What can you say about a head of the Disney empire who’d lie to Larry King about where Walt Disney is buried? A hell of a lot, it turns out.
James B. Stewart deserves every penny he can squeeze out of DisneyWar. The author, a former reporter and editor for the Wall Street Journal, nearly fainted from heat exhaustion when he pulled a George Plimpton and wore a big, heavy Goofy costume, ambling around Disney World for a research shift of being kissed and screamed at by kiddies. Far more suffocatingly, Stewart sat through a few staff meetings with his book’s subject, Disney chairman and chief executive Michael Eisner, and had to hear him grouse about the productivity of his contracted talent (“Can we get three hits out of Elton?” Eisner snapped), shoot down a notion about remaking Rapunzel (“Someone told me a woman with long hair is old-fashioned,” fearless-leader says gnomically), but then get excited about a potential movie called Snow Queen, in which, one nervous serf explains, the title character is “a terrible bitch” whose heart is “melted” by “a regular guy.” “This is perfect!” Eisner exults. “I’m afraid to hear more!”
By this time—well toward the end of Stewart’s massively researched, tight narrative of Eisner’s sprawling empire of movies, TV, and Broadway shows, amusement parks, and cable channels—you’ll probably be feeling just the opposite. Indeed, hearing more is the stock-in-trade of Stewart, who delivered earlier insider accounts of corporate and political intrigue, such as Den of Thieves and Blood Sport. And DisneyWar, like its predecessors, does full justice to its subject: the black cauldron of the entertainment industry, filled to the brim with egotism, avarice, prevarication, and disloyalty. Stewart covers two decades of Eisner’s reign, chronicling the way his close friendships with his fellow popinjays of pop culture, such as Barry Diller, Michael Ovitz, and Jeffrey Katzenberg, invariably concluded with each of them pulling an Eisner dagger out of his back. Eisner notoriously viewed Katzenberg, for instance—who helped revitalize the company’s animation division and spearheaded The Lion King on Broadway—as more of a threat than an asset. And employees such as deposed ABC execs Lloyd Braun and Susan Lyne got the full-frontal shaft, because they dared to challenge Eisner’s taste and make creative decisions he disliked. (Don’t let the current ABC prexy, Steve McPherson, fool you: It was Lyne who green-lighted Desperate Housewives and Braun who insisted on making the expensive pilot of Lost, which Eisner dubbed “another crazy” J. J. Abrams project.)
What Wilfrid Sheed once wrote of Henry Luce remains true of Eisner: “He’s a boss, and nobody likes the boss.” Meaning that one may discount some criticism as mere spite. (“Michael makes everybody miserable,” says one executive; Walt Disney’s nephew Roy, consigned to the sidelines on the board of directors—and since departed—posted on his Website a drawing of Eisner as Snow White’s evil queen, captioned, “Who’s the greediest of them all?”) But fortunately for Stewart, Eisner does a dandy job of sabotaging himself. True, I almost admire a guy with a heart condition who rejects yoga and meditation by saying, “I sort of liked stress.” But for a biz-wiz, he’s quite a saphead: Eisner initially thought Finding Nemo “nowhere as good as [Pixar’s] other films,” and he “disliked” Pirates of the Caribbean until Johnny Depp, and the gold-capped teeth Eisner so fervently wanted removed, started making the big guy lots of money.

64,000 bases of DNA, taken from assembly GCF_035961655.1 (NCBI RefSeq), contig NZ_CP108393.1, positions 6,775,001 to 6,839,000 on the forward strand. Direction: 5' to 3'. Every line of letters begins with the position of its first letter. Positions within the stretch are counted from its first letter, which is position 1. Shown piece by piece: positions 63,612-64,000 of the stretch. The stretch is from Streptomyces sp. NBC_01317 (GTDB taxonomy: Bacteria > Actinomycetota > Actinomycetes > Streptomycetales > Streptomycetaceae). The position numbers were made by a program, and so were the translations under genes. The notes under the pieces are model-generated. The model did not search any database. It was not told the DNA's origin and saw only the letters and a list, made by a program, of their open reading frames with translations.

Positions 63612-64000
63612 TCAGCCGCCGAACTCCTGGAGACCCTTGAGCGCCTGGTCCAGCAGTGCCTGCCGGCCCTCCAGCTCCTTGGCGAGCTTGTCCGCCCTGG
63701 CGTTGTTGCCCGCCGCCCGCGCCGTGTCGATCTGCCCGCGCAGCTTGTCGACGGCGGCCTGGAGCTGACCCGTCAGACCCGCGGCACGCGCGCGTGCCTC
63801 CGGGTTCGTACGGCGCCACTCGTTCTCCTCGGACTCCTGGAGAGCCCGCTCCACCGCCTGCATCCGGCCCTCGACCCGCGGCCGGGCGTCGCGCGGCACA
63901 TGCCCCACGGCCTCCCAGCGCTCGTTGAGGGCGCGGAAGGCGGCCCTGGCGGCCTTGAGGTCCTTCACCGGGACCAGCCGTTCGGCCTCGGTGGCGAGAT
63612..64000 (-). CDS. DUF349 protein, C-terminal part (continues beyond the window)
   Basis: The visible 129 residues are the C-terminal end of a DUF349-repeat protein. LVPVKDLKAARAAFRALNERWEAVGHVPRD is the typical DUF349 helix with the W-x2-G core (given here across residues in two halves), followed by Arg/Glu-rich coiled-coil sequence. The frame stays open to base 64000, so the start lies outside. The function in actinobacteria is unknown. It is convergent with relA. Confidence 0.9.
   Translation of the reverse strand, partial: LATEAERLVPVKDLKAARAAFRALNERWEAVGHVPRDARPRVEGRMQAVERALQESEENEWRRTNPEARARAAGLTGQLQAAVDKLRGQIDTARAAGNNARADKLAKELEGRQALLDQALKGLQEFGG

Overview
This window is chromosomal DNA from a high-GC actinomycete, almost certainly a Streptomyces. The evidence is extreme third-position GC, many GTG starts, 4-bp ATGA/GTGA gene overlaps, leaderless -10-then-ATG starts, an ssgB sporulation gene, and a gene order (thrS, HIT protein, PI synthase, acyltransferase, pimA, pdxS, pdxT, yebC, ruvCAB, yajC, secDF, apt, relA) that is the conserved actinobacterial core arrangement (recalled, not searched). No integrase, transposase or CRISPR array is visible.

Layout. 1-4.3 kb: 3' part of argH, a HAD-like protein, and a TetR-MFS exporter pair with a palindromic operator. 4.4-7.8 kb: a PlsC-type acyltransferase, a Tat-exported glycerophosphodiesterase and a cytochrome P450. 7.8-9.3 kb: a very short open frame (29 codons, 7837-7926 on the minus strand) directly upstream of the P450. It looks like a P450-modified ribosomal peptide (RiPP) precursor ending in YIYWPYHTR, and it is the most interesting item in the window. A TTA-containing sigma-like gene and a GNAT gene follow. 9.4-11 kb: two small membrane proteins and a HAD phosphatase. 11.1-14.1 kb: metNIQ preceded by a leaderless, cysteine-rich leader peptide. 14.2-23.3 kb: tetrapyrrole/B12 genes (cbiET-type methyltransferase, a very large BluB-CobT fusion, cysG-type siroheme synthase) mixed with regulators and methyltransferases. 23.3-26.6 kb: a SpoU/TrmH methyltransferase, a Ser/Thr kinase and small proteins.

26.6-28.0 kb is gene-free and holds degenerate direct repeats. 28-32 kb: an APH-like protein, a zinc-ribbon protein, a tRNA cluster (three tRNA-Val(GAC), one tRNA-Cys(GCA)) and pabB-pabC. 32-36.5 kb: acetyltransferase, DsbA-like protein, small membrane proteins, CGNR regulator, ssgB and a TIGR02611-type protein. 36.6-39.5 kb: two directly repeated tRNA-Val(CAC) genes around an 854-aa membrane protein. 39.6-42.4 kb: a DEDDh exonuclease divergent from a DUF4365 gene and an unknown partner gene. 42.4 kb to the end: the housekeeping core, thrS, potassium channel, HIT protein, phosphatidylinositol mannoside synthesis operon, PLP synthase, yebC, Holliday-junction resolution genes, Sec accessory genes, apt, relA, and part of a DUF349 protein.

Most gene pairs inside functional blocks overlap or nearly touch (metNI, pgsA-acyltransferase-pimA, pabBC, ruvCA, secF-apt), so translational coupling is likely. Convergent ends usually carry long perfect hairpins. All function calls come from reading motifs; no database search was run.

Stewart makes it clear that Eisner—who granted the writer extensive access via interviews and internal correspondence—is one of those tycoons who, born into wealth, seizes power as his due and retains control by intimidating others with vehement opinions, no matter how boneheaded they may be. Like many who see themselves as visionaries, Eisner tends to be shortsighted about the feelings of others (immediately after John Ritter’s death, he wanted to retroactively make the wife in 8 Simple Rules for Dating My Teenage Daughter pregnant and have her give birth during the next sweeps period). Oh, and about Walt’s resting place: On a 2004 Larry King Live, Eisner denied that the founder was frozen, but said Disney was buried in an unmarked, secluded grave. Daughter Diane Disney Miller watched, appalled—her father’s ashes lay beside those of her mother, beneath a memorial in Forest Lawn cemetery. “It’s time for [Eisner] to go,” she told her husband. We’ll see whether she gets her wish when Eisner’s chief-executive status expires in 2006.
To be sure, almost everyone I’ve named (or not named, for that matter) tried, Stewart makes clear, to do something underhanded to Eisner, either as revenge or as simple normal-operating-procedure in the Nefarious-Never-Never-Land atmosphere of the Magic Kingdom. DisneyWar, a classic anatomy-of-a-business that’s all the more impressive for the way it pins down a company that morphs with each day’s newspaper headlines, proves that the entertainment game is, more often than not, just The Apprentice (a hit Eisner missed out on, of course) with more expensive suits.
BACKSTORY The first time a troubled businessman got spotlighted in a Stewart exposé, he sent Alan Dershowitz on the warpath. Dershowitz took out a full-page New York Times ad on his client Michael Milken’s behalf, accusing Stewart of anti-Semitism in his 1991 book, Den of Thieves. The charges didn’t stick—the Anti-Defamation League itself dismissed them. Soon afterward, Stewart struck at another beleaguered executive, after Bill and Hillary Clinton asked Stewart to write an account of Whitewater. When their deal fell through, he kept on writing, and Stewart’s 1996 book, Blood Sport, was more revealing than they’d bargained for.
James B. Stewart.
Simon & Schuster. 572 pages. $29.95.